- Tibayrenc M: Genetic subdivisions within Trypanosoma cruzi (Discrete Typing Units) and their relevance for molecular epidemiology and experimental evolution. Kinetoplastid Biol Dis. 2003, 2 (1): 12-10.1186/1475-9292-2-12.PubMed CentralPubMedView ArticleGoogle Scholar
- Barnabe C, Brisse S, Tibayrenc M: Population structure and genetic typing of Trypanosoma cruzi, the agent of Chagas disease: a multilocus enzyme electrophoresis approach. Parasitology. 2000, 120 ( Pt 5): 513-526. 10.1017/S0031182099005661.View ArticleGoogle Scholar
- Brisse S, Dujardin JC, Tibayrenc M: Identification of six Trypanosoma cruzi lineages by sequence-characterised amplified region markers. Mol Biochem Parasitol. 2000, 111 (1): 95-105. 10.1016/S0166-6851(00)00302-9.PubMedView ArticleGoogle Scholar
- Brisse S, Verhoef J, Tibayrenc M: Characterisation of large and small subunit rRNA and mini-exon genes further supports the distinction of six Trypanosoma cruzi lineages. Int J Parasitol. 2001, 31 (11): 1218-1226. 10.1016/S0020-7519(01)00238-7.PubMedView ArticleGoogle Scholar
- Gaunt MW, Yeo M, Frame IA, Stothard JR, Carrasco HJ, Taylor MC, Mena SS, Veazey P, Miles GA, Acosta N, de Arias AR, Miles MA: Mechanism of genetic exchange in American trypanosomes. Nature. 2003, 421 (6926): 936-939. 10.1038/nature01438.PubMedView ArticleGoogle Scholar
- Westenberger SJ, Barnabe C, Campbell DA, Sturm NR: Two hybridization events define the population structure of Trypanosoma cruzi. Genetics. 2005, 171 (2): 527-543. 10.1534/genetics.104.038745.PubMed CentralPubMedView ArticleGoogle Scholar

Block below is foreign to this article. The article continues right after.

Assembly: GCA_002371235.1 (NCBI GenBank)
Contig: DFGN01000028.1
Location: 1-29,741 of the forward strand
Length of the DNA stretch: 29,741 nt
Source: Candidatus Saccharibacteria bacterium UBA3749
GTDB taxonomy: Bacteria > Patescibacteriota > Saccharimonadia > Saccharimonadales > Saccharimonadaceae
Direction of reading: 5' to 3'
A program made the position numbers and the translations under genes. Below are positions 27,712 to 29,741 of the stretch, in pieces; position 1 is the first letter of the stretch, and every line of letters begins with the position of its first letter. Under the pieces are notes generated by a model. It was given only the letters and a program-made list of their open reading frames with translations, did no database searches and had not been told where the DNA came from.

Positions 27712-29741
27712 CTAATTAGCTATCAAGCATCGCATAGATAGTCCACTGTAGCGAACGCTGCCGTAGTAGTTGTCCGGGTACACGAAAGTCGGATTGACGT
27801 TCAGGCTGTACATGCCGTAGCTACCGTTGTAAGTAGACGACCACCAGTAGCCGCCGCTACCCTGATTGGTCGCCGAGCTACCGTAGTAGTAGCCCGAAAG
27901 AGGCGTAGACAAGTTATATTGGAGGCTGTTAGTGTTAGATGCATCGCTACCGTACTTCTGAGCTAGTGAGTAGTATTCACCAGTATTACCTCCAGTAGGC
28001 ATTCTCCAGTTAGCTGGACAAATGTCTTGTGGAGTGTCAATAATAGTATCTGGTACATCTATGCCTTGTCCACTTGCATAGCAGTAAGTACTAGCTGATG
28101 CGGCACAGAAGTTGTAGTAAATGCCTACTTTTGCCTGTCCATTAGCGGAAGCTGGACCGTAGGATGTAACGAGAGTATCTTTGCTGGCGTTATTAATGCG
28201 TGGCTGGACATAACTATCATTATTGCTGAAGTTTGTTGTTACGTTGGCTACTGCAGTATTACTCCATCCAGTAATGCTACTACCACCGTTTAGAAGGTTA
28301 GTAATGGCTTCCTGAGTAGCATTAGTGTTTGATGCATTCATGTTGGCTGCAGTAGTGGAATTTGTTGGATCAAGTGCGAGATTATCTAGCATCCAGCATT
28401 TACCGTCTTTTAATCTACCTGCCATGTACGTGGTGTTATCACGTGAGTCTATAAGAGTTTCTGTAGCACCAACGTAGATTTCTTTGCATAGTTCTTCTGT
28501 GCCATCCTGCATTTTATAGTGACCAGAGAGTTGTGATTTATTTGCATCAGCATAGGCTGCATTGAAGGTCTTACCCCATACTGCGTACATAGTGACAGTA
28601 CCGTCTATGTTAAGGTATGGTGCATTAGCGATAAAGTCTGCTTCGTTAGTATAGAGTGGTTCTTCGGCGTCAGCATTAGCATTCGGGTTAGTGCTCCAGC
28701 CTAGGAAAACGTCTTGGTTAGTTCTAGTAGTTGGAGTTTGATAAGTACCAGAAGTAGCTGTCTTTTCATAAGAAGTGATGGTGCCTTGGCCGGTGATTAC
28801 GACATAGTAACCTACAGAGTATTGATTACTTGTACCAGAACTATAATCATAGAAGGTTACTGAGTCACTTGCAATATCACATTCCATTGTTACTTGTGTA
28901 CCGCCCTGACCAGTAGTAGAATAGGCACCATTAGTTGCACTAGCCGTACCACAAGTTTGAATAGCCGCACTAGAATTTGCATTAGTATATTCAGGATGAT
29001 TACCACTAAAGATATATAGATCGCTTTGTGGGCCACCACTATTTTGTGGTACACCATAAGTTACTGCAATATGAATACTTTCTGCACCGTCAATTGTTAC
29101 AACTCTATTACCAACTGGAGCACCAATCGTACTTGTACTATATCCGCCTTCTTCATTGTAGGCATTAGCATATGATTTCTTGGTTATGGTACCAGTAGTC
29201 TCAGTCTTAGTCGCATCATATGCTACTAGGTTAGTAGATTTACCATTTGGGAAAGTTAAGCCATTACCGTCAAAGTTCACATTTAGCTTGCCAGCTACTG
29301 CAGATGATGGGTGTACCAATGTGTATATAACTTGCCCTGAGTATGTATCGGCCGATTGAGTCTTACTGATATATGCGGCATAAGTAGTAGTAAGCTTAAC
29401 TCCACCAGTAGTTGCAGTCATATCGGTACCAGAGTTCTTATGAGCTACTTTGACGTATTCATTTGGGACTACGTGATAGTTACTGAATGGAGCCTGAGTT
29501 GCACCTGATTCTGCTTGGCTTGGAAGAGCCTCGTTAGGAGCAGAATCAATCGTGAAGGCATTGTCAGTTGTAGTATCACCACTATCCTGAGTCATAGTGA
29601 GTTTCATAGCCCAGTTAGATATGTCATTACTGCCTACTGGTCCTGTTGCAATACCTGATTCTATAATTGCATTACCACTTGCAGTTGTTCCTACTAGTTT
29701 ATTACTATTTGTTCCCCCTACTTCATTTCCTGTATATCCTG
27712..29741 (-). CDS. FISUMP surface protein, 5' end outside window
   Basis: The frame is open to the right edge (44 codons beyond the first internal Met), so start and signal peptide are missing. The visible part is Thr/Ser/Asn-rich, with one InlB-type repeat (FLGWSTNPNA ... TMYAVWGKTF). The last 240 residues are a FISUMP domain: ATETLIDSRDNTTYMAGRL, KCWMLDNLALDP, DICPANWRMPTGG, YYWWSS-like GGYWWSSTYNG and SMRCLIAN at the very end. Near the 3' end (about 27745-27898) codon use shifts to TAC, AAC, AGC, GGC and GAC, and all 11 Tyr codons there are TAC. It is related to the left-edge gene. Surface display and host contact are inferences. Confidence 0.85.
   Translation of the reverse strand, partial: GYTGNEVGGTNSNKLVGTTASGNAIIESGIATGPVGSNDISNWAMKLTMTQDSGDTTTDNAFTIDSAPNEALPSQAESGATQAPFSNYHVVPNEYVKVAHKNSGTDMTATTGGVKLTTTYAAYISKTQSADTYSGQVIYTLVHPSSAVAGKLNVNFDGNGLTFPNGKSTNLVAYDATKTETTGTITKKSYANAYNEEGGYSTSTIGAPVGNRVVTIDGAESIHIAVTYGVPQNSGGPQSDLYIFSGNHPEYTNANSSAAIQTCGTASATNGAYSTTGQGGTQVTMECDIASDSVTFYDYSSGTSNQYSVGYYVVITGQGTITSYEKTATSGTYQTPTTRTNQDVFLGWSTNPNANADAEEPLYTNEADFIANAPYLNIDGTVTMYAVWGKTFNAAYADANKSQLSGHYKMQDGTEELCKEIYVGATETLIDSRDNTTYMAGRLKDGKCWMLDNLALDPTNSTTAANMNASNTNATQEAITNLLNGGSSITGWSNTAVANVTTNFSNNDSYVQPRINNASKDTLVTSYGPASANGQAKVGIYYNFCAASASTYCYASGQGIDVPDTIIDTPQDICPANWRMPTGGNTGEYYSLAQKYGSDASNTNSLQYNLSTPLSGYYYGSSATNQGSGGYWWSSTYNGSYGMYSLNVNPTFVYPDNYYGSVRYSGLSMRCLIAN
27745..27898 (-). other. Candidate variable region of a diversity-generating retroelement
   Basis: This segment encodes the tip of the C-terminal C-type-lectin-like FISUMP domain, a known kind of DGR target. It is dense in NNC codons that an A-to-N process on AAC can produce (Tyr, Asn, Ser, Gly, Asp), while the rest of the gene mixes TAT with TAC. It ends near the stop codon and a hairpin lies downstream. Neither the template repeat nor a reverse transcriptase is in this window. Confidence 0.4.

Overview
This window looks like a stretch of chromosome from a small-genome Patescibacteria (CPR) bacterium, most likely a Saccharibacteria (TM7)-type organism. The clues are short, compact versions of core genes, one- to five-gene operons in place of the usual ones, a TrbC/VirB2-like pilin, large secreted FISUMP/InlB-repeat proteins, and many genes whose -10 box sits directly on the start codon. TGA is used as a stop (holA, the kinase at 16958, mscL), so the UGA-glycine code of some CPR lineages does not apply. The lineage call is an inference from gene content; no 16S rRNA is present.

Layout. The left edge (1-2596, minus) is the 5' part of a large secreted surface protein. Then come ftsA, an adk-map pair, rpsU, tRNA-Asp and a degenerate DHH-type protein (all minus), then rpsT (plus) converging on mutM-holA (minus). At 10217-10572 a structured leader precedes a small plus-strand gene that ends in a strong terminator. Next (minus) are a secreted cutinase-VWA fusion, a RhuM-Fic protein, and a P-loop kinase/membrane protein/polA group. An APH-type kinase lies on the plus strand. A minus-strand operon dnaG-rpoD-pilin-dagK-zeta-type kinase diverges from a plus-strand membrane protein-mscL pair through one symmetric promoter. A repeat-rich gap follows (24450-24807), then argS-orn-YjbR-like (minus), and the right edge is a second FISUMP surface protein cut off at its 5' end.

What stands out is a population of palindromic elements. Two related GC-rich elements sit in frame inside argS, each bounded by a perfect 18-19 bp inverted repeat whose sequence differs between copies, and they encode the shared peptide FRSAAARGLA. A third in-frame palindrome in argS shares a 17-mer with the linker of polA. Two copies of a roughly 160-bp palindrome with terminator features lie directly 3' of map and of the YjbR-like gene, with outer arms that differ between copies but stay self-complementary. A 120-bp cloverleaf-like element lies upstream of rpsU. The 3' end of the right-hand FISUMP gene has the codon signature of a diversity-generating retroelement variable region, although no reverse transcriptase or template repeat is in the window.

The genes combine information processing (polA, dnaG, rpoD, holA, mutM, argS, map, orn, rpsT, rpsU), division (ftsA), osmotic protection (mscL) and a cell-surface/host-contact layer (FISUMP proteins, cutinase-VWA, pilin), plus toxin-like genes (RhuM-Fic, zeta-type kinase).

- El-Sayed NM, Myler PJ, Bartholomeu DC, Nilsson D, Aggarwal G, Tran AN, Ghedin E, Worthey EA, Delcher AL, Blandin G, Westenberger SJ, Caler E, Cerqueira GC, Branche C, Haas B, Anupama A, Arner E, Aslund L, Attipoe P, Bontempi E, Bringaud F, Burton P, Cadag E, Campbell DA, Carrington M, Crabtree J, Darban H, da Silveira JF, de Jong P, Edwards K, Englund PT, Fazelina G, Feldblyum T, Ferella M, Frasch AC, Gull K, Horn D, Hou L, Huang Y, Kindlund E, Klingbeil M, Kluge S, Koo H, Lacerda D, Levin MJ, Lorenzi H, Louie T, Machado CR, McCulloch R, McKenna A, Mizuno Y, Mottram JC, Nelson S, Ochaya S, Osoegawa K, Pai G, Parsons M, Pentony M, Pettersson U, Pop M, Ramirez JL, Rinta J, Robertson L, Salzberg SL, Sanchez DO, Seyler A, Sharma R, Shetty J, Simpson AJ, Sisk E, Tammi MT, Tarleton R, Teixeira S, Van Aken S, Vogt C, Ward PN, Wickstead B, Wortman J, White O, Fraser CM, Stuart KD, Andersson B: The genome sequence of Trypanosoma cruzi, etiologic agent of Chagas disease. Science. 2005, 309 (5733): 409-415. 10.1126/science.1112631.PubMedView ArticleGoogle Scholar
- Machado CA, Ayala FJ: Nucleotide sequences provide evidence of genetic exchange among distantly related lineages of Trypanosoma cruzi. Proc Natl Acad Sci U S A. 2001, 98 (13): 7396-7401. 10.1073/pnas.121187198.PubMed CentralPubMedView ArticleGoogle Scholar
- Brisse S, Henriksson J, Barnabe C, Douzery EJ, Berkvens D, Serrano M, De Carvalho MR, Buck GA, Dujardin JC, Tibayrenc M: Evidence for genetic exchange and hybridization in Trypanosoma cruzi based on nucleotide sequences and molecular karyotype. Infect Genet Evol. 2003, 2 (3): 173-183. 10.1016/S1567-1348(02)00097-7.PubMedView ArticleGoogle Scholar